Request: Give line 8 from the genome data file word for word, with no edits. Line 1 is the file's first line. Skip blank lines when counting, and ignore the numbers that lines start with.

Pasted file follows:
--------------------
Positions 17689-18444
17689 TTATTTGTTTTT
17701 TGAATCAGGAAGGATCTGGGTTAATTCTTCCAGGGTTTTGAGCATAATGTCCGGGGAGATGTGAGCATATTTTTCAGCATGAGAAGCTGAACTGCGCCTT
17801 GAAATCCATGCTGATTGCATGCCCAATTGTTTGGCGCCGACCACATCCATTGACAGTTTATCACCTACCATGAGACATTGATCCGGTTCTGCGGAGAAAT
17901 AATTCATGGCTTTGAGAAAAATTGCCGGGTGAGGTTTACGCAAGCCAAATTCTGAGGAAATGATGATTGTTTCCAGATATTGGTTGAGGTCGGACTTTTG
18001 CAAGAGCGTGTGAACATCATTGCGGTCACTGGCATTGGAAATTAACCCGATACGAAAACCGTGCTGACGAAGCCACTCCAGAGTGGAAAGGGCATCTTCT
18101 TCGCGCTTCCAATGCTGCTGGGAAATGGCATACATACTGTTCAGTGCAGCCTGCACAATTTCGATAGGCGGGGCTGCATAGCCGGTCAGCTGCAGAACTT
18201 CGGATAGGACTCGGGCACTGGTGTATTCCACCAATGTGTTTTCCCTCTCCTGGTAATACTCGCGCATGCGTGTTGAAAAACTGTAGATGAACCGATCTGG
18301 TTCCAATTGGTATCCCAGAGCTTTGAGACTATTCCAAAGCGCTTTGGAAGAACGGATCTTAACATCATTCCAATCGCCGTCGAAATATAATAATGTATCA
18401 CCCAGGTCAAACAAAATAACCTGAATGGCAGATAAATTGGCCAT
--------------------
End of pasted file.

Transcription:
18201 CGGATAGGACTCGGGCACTGGTGTATTCCACCAATGTGTTTTCCCTCTCCTGGTAATACTCGCGCATGCGTGTTGAAAAACTGTAGATGAACCGATCTGG